Adventist Youth Honors Answer Book/Arts and Crafts/Felt Craft
|Arts and Crafts
|Skill Level 1|
|Year of Introduction: 1956|
The Felt Craft Honor is a component of the Artisan Master Award .
1. From what fiber is felt made? What gives it its tensile strength?
Felt is made from wool. Wool hairs are covered with tiny scales (see photo) which cause them to interlock with one another. The scales on a wool fiber are similar to the scales on a pine cone.
2. List 15 uses of felt.
- Felt-tipped pens
- Interfacing (sewing)
- Shoe insoles
- Polishing wheels
- Roofing felt
- Yurt walls (a yurt is a Mongolian home)
- Furniture pads
- Table covers
- Pool tables
- Textile art
- Drum cymbal stands to protect the cymbal from cracking
3. Give three reasons why felt is a good material for handicrafts.
- Felt is inexpensive
- It can be made in any color
- It is durable
- Felt can be formed into any shape
- Felt can be easily cut
4. List the essential steps in felt manufacture.
Felt is made by a process called wet felting, where the natural wool fiber is stimulated by friction and lubricated by moisture (usually water), and the fibers move at a 90 degree angle towards the friction source and then away again, in effect making little "tacking" stitches. Only 5% of the fibers are active at any one moment, but the process is continual, and so different 'sets' of fibers become activated and then deactivated in the continual process.
This "wet" process utilizes the inherent nature of wool and other animal hairs, because the hairs have scales on them which are directional. The hairs also have kinks in them, and this combination of scales (like the structure of a pine cone) are what react to the stimulation of friction and cause the phenomenon of felting. It tends to work well only with woolen fibers as their scales, when aggravated, bond together to form a cloth.
From the mid-17th to the mid-20th centuries, a process called "carroting" was used in the manufacture of good quality felt for making men's hats. Rabbit or hare skins were treated with a dilute solution of the mercury compound mercuric nitrate. The skins were dried in an oven when the thin fur at the sides went orange - carrot color. Pelts were stretched over a bar in a cutting machine and the skin sliced off in thin shreds, the fleece coming away entirely. The fur was blown onto a cone-shaped colander, treated with hot water to consolidate it, the cone peeled off and passed through wet rollers to cause the fur to felt. These 'hoods' were then dyed and blocked to make hats. This toxic solution and the vapors it produced resulted in widespread cases of mercury poisoning among hatters, which may have been the origin behind the phrase "mad as a hatter". The United States Public Health Service banned the use of mercury in the felt industry in December 1941.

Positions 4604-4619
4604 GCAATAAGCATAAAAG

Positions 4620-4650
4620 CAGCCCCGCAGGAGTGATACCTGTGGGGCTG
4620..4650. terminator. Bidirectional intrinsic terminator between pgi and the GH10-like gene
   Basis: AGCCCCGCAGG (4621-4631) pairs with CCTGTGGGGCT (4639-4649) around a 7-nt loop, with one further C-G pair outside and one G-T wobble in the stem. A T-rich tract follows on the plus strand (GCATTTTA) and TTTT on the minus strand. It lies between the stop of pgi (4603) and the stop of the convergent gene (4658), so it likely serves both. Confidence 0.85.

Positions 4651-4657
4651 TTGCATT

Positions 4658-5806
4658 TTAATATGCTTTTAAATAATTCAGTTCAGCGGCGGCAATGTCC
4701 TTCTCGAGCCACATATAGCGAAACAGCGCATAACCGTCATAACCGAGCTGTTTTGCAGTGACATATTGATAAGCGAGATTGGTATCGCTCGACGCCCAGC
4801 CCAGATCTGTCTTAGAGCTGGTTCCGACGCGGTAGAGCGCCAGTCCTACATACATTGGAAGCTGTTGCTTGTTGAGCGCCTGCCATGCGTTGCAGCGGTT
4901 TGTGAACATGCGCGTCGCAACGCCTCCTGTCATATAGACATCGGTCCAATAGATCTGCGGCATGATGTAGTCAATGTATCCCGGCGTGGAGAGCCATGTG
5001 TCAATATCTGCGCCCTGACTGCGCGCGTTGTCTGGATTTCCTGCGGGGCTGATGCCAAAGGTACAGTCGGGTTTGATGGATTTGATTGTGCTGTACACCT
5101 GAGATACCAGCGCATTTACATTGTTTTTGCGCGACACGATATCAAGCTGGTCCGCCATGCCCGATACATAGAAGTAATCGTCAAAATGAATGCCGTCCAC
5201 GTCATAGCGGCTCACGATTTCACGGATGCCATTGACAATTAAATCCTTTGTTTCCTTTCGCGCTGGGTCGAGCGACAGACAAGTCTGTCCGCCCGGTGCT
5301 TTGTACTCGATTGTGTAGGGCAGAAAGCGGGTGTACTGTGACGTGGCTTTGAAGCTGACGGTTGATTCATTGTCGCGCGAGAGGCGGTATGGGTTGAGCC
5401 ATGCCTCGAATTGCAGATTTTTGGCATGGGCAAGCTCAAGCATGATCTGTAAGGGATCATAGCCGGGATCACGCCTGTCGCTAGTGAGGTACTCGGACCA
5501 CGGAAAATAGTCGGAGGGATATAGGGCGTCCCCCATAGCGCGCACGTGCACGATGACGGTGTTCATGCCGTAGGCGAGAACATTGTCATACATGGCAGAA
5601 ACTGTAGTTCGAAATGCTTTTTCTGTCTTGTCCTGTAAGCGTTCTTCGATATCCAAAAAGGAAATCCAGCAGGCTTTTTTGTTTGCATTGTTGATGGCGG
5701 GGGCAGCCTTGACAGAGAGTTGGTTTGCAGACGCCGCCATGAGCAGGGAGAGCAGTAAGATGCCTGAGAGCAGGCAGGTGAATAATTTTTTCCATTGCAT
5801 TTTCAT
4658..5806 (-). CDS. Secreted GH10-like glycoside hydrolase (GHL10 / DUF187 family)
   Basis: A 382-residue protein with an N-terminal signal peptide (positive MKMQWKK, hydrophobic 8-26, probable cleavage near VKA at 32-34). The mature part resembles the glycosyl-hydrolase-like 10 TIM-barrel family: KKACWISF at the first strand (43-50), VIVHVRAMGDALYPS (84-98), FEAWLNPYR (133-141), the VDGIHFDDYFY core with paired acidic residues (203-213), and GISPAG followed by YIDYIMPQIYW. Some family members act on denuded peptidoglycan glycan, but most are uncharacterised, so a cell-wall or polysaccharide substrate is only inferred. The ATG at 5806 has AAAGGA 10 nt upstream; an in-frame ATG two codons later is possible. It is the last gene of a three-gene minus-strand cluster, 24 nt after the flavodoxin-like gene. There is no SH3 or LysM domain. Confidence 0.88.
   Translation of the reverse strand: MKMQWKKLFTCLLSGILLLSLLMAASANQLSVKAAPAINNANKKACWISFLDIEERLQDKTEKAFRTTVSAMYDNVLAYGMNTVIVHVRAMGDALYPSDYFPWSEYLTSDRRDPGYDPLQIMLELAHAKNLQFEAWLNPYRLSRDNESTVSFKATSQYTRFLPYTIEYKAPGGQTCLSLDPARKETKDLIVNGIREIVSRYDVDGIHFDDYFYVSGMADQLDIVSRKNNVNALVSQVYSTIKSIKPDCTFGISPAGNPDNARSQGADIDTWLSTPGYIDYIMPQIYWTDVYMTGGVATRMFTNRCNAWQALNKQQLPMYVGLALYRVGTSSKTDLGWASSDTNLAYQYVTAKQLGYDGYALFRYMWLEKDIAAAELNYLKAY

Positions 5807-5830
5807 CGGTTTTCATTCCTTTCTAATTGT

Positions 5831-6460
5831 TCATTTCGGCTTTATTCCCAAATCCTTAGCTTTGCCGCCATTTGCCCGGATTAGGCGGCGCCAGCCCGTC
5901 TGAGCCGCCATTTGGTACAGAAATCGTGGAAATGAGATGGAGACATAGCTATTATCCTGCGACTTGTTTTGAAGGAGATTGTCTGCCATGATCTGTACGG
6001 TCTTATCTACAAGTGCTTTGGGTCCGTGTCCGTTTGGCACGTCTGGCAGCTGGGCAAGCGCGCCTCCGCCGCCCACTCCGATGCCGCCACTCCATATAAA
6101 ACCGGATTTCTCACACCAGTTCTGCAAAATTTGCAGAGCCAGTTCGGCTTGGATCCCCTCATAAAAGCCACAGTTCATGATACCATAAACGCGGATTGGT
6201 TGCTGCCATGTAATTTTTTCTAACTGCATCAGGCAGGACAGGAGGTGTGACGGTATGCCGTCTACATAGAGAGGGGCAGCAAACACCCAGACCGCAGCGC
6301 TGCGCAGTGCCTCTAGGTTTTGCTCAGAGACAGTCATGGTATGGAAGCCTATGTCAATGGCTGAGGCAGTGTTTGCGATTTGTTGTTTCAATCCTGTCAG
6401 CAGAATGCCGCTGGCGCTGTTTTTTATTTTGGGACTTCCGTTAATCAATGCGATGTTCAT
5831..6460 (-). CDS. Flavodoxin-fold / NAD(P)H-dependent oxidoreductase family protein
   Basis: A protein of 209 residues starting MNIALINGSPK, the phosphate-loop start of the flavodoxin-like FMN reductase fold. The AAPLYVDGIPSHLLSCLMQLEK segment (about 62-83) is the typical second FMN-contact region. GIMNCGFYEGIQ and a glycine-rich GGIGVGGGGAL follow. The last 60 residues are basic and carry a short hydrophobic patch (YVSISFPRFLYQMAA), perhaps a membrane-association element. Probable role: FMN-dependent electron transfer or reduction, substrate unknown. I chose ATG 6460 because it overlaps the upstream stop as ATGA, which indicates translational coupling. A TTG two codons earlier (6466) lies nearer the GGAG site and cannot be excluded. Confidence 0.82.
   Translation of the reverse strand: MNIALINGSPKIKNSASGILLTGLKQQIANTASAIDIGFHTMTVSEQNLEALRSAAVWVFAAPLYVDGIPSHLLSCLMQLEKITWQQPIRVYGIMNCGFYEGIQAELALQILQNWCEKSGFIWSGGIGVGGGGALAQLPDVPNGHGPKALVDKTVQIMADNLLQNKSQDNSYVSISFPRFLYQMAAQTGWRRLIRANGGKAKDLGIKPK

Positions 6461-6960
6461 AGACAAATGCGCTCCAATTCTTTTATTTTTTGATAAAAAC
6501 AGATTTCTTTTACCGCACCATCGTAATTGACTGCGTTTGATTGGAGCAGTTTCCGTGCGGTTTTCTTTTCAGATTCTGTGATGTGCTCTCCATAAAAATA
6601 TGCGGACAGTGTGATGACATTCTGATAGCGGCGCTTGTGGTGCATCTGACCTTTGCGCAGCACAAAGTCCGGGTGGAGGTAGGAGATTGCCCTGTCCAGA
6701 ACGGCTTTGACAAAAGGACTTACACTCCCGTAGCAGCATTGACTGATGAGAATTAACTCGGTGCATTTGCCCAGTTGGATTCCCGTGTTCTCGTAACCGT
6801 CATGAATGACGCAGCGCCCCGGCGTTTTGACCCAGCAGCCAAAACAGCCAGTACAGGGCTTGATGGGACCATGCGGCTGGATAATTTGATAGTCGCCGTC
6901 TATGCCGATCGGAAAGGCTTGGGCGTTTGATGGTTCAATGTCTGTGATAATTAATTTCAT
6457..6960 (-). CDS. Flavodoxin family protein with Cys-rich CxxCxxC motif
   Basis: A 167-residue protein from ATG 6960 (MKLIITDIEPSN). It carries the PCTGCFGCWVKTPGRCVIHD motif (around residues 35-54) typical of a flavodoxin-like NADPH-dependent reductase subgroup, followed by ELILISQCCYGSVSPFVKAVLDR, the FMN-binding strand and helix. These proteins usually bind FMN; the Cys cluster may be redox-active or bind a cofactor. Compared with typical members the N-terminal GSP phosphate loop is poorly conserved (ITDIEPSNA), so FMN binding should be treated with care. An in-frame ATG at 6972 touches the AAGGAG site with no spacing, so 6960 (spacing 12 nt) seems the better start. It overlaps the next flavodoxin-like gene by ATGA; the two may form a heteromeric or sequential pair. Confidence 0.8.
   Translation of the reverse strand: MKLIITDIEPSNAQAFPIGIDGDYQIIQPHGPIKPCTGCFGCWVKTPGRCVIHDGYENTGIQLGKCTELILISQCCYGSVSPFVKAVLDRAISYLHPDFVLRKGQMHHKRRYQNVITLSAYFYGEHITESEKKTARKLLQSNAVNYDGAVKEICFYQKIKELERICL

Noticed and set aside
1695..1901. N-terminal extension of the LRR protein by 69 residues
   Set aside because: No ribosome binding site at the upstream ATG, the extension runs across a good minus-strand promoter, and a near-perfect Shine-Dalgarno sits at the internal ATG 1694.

8 steps to make felt
1. Start with raw wool. It can be straight off the animal without further processing or you can purchase carded wool off the internet or at craft shows. Any color will do.
2. Assemble wool and liquid dish soap near a sink with running water or use a table top and a bowl of warm water.
3. Pull a small amount of wool apart and fluff it up by continually pulling it apart. Set this pile of wool aside.
4. Wet your hands with warm water and add a very small drop of liquid dish soap to your hands.
5. Pick up the pile of wool and gently roll it between the palms of your hands to form a ball. As the wool begins to felt, press harder so it will stiffen even more.
6. When the wool is firm, stop rolling and rinse with cold water.
7. Press it in a towel to remove excess water.
8. Allow the wool to air dry.
5. Make two of the following, using at least two different colors of felt
This video shows how to make a pennant.
c. Refrigerator magnet
d. Needle case
e. Similar item
6. Make one of the following, using at least four different colors of felt
a. Small wall mural
b. Holiday decoration
c. Hand puppet
d. Kitchen knick-knack
7. Make one of the following, using sewing
a. Stuffed animal
b. Stuffed toy
c. Tote bag
d. Bean bag
- Wikipedia article on Felt